Convoy of Death

by Andy Worthington

On Sunday, November 25, 2001, after the fall of the city of Kunduz, Afghanistan, the Taliban’s last stronghold, a large convoy of Taliban soldiers — at least 4,500, but possibly as many as 7,000 — made their way from Kunduz to Yerghanek where they surrendered to General Dostrom, a leader of the US-backed Northern Alliance. Hundreds of civilian refugees who were caught up in the chaos and fleeing the fighting also made this trek. Little did they know the grisly fate that awaited them.

Overwhelmed by the sheer number of people flooding out of the city, Dostum was obliged to keep thousands of them marooned in the desert while transportation was arranged over the next few days. While the vast crowds of fighters and civilians were disarmed, Dostum’s men recruited drivers to go to Qala Zeini, where those transported from Yerghanek were transferred into containers for the last stage of a journey to Sheberghan, a prison camp.

As soon as the Northern Alliance soldiers began stripping them of their turbans and vests, tying their hands behind their backs and transferring them to the containers, some of the prisoners realized that Dostum was planning to kill them. Since 1997, containers had been used as cheap and convenient killing machines, leaving the containers in the summer sun in order to suffocate those inside.

According to one of the drivers, a few hours after the convoy had set off from Qala Zeini, the prisoners started pounding on the sides of the containers, shouting, “We’re dying. Give us water! We are human, not animals.” He said that he and other drivers punctured holes in the walls and passed through bottles of water, but added that those who were caught doing this were punished. These gestures, however, were not enough to prevent large numbers of the prisoners from suffocating as the convoy crawled towards Sheberghan. When the trucks arrived and the doors of the containers were finally opened, most were disturbingly silent. One of the drivers recalled, “They opened the doors and the dead bodies spilled out like fish.”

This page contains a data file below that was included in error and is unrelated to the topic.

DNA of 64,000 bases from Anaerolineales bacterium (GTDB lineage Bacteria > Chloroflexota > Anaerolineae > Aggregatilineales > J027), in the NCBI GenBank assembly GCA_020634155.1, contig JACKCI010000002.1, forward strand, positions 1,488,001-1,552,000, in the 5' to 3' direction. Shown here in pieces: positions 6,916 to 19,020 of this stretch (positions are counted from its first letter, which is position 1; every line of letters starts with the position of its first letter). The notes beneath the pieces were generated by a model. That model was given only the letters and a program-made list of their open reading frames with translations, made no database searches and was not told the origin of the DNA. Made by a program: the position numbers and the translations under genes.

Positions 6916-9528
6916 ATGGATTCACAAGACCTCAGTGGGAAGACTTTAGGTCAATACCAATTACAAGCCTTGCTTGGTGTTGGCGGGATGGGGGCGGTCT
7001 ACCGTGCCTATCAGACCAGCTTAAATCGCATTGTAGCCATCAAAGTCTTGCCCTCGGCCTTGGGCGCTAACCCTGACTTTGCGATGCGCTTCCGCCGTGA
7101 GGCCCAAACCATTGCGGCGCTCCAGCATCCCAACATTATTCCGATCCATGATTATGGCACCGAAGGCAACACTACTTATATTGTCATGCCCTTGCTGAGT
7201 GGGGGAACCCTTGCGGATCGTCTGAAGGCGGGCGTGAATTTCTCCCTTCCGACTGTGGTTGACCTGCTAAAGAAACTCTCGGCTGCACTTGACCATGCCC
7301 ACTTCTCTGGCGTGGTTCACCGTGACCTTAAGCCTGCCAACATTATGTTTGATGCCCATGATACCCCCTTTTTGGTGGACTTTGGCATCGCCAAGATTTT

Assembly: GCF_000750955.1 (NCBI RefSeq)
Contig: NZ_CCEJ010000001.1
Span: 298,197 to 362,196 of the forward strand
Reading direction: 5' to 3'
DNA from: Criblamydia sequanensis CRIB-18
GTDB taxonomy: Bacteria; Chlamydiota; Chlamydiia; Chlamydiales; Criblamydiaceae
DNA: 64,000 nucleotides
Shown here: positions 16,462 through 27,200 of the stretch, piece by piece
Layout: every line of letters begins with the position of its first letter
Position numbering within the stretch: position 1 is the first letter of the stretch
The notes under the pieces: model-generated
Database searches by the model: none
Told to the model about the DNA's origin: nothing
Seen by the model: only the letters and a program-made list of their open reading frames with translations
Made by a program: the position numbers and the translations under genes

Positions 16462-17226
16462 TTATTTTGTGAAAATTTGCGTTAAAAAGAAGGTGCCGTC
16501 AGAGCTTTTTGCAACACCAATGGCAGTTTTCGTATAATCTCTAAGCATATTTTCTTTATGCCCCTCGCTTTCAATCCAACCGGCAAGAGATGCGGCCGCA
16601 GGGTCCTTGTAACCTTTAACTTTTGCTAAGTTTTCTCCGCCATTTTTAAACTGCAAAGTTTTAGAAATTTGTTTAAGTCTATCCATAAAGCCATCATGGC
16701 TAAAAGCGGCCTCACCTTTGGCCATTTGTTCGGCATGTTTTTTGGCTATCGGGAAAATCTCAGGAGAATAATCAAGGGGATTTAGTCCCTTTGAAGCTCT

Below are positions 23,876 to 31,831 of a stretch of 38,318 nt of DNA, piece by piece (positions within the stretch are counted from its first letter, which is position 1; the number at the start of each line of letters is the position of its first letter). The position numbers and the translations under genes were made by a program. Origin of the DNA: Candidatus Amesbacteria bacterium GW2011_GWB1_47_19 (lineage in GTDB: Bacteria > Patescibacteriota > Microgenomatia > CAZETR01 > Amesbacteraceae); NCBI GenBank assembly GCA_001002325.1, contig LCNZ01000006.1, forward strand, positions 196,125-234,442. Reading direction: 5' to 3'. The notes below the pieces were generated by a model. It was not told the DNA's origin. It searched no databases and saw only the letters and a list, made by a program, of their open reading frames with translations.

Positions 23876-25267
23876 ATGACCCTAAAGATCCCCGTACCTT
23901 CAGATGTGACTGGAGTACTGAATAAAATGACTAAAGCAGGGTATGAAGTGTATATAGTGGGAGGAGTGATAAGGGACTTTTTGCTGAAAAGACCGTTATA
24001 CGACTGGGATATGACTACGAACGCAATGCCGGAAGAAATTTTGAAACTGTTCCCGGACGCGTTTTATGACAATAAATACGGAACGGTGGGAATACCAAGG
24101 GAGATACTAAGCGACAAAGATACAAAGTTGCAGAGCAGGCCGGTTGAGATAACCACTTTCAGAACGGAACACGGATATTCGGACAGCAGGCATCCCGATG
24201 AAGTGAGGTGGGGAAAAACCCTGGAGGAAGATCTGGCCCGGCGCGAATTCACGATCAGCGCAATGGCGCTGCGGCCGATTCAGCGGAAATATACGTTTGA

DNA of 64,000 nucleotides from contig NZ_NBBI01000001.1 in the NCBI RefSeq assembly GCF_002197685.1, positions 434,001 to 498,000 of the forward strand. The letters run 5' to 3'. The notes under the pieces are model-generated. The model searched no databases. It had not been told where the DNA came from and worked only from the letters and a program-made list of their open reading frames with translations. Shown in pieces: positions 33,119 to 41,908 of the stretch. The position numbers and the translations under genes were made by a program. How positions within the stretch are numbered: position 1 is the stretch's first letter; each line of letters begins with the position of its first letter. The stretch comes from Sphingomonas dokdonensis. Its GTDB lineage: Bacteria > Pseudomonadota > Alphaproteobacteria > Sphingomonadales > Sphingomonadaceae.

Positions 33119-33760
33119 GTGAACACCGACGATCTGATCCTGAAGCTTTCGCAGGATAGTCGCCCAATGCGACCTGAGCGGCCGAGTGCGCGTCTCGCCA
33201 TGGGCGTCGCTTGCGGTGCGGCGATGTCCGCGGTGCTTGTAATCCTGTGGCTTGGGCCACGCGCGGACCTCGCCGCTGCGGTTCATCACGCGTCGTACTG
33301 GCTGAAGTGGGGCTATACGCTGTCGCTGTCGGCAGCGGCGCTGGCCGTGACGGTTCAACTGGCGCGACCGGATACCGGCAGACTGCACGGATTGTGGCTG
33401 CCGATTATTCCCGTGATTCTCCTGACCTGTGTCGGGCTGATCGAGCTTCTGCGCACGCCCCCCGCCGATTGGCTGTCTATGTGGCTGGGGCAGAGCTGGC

Several weeks passed before news of the massacre began to seep out. Human rights organizations called for an investigation, focusing not only on the convoys, but also on claims that the dead and wounded had been buried in mass graves at Dasht-i-Leili, an expanse of waste land on the outskirts of Sheberghan.

The graves were subjected to intense scrutiny over the next few months, as representatives of Physicians for Human Rights, and Bill Hegland investigated them. Both confirmed that a massacre had taken place, but, no official inquiry took place. Newsweek reported that the UN confirmed that the findings were “sufficient to justify a fully-fledged criminal investigation,” but also noted that advisers warned against proceeding with the case, citing its “political sensitivity.”